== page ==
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September 21, 2022
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Executive challenges in autism & ADHD

Last updated on October 12, 2022

A common topic of discussion in autistic and ADHD communities is executive (dys)function (better described as executive challenges), and how it impacts our daily lives.

Executive functions are cognitive processes that facilitate the achievement of our goals. For example, they help us solve problems, guide our decision-making, and control our actions. Executive functions are primarily regulated in our brain’s prefrontal cortex.[1]Uddin L. Q. (2021). Cognitive and behavioural flexibility: neural mechanisms and clinical considerations. Nature reviews. Neuroscience, 22(3), 167–179. However, those of us who are autistic and/or ADHD have altered neural processes which impact how our prefrontal cortex manages these executive functions.[2]Demetriou, E. A., Lampit, A., Quintana, D. S., Naismith, S. L., Song, Y., Pye, J. E., Hickie, I., & Guastella, A. J. (2018). Autism spectrum disorders: a meta-analysis of executive function. Molecular psychiatry, 23(5), 1198–1204.

In this article, we’ll explore how different executive functions come up in our day, how autism and ADHD relate to executive functioning, and how to identify our executive function strengths and weaknesses.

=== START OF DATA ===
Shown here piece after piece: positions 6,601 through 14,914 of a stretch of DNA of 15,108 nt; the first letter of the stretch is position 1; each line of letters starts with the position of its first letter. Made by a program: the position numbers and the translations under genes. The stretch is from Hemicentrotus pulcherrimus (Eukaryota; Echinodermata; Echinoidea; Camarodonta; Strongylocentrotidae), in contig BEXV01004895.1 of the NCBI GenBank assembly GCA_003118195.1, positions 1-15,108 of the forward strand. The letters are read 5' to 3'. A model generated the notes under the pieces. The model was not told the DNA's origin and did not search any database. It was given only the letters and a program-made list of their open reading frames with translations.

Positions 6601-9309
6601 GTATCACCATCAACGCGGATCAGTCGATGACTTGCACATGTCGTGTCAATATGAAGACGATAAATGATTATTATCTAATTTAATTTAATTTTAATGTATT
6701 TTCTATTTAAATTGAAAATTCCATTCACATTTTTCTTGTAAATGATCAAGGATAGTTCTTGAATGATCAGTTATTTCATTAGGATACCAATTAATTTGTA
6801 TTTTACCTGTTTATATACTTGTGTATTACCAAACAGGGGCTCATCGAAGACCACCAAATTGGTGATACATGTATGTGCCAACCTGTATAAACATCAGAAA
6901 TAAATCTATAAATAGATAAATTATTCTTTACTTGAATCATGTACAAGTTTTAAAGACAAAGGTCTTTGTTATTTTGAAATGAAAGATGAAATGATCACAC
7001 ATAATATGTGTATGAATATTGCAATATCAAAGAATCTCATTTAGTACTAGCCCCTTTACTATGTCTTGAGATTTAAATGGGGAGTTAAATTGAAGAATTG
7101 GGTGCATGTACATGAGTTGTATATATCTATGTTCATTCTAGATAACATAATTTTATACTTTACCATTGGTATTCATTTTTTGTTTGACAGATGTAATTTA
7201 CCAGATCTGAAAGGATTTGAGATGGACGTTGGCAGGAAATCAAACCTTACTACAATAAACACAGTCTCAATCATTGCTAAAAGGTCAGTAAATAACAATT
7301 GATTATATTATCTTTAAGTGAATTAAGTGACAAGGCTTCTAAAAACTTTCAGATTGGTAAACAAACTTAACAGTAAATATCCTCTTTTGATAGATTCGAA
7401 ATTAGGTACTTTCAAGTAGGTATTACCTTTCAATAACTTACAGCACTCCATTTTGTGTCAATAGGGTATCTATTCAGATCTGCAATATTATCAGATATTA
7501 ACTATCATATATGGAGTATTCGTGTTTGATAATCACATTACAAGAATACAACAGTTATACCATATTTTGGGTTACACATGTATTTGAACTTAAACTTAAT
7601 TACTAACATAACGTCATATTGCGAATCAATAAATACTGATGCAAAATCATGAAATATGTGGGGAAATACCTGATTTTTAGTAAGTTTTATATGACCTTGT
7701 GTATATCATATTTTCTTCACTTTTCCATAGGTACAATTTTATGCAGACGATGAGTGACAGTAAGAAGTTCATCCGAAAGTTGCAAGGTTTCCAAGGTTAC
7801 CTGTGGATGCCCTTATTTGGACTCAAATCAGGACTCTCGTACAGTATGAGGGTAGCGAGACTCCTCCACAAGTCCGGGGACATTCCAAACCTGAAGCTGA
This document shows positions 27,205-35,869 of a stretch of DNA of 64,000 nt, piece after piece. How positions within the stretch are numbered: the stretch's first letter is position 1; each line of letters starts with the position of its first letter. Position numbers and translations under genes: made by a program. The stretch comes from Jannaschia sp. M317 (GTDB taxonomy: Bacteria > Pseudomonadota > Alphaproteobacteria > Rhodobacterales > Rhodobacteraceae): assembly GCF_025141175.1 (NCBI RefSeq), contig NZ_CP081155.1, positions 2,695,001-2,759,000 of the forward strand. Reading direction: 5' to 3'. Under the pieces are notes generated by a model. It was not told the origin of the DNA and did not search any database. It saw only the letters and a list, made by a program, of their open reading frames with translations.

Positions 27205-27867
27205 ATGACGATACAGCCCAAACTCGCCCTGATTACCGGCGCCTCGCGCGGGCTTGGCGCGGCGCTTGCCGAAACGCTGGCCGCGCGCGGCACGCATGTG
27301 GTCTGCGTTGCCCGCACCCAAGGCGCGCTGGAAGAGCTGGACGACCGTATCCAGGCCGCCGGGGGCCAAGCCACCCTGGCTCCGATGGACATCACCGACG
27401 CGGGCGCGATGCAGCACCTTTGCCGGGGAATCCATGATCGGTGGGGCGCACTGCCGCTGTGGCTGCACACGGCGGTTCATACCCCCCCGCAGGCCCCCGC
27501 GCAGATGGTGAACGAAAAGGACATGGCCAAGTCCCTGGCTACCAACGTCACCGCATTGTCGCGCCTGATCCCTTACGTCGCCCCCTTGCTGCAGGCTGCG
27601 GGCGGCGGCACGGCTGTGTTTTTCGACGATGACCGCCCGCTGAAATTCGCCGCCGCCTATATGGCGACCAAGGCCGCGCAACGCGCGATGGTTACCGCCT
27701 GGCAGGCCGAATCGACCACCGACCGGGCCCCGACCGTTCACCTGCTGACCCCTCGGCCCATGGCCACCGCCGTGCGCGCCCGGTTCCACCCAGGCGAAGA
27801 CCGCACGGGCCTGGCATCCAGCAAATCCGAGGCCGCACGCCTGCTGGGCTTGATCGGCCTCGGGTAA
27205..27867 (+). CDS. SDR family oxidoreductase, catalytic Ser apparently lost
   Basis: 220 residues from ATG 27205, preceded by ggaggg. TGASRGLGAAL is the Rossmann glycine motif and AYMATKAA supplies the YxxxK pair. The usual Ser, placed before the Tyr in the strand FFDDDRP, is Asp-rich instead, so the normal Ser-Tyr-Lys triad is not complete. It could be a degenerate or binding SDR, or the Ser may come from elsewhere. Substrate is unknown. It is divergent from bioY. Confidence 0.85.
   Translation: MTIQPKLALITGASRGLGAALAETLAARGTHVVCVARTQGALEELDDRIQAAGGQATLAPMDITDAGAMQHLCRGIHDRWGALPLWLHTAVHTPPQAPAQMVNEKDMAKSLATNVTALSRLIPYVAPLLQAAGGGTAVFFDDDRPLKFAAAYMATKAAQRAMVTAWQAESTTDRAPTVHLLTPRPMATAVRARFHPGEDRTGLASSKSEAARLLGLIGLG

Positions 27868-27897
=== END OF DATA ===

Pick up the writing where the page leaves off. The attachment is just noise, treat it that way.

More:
Executive functions

Below are 12 executive functions and how they impact our daily lives.

Keep in mind that the term “struggle” is subjective. Just because an example below describes “poor” executive functioning scenarios doesn’t mean that definition applies to you. What might be negatively impacting someone else’s life may not be affecting you!

Response inhibition

An illustration of a button that should not be pushed and a finger that can’t resist pushing it, representing self-control.

Thinking before acting

Response inhibition/inhibitory control (often referred to as self-control) allows us to take time, evaluate circumstances in our environment, and weigh the costs/benefits associated with different choices instead of acting on impulse.

  • We are using response inhibition when we wait for a sale before making a purchase we can’t afford.
  • We may struggle with response inhibition if we have a tendency to blurt out answers in school instead of waiting to be called on by the teacher.

Working memory

An illustration of a brain working out, representing working memory.

Manipulating information in our head

Working memory is a form of short-term memory which allows us to think about and work with information that has been given to us.

  • We use our working memory when following a set of directions on a map.
  • We may struggle with working memory if we find it difficult to follow the steps in a recipe.

Emotion regulation

An illustration of a meter with different expressions, representing emotional regulation.

Managing our emotions

Emotion regulation/emotional self-regulation allows us to control our emotional reactions so that we can continue to pursue our goals.

  • We use emotion regulation when we take a deep breath instead of honking our car horn repeatedly when a pedestrian takes their time to cross the road.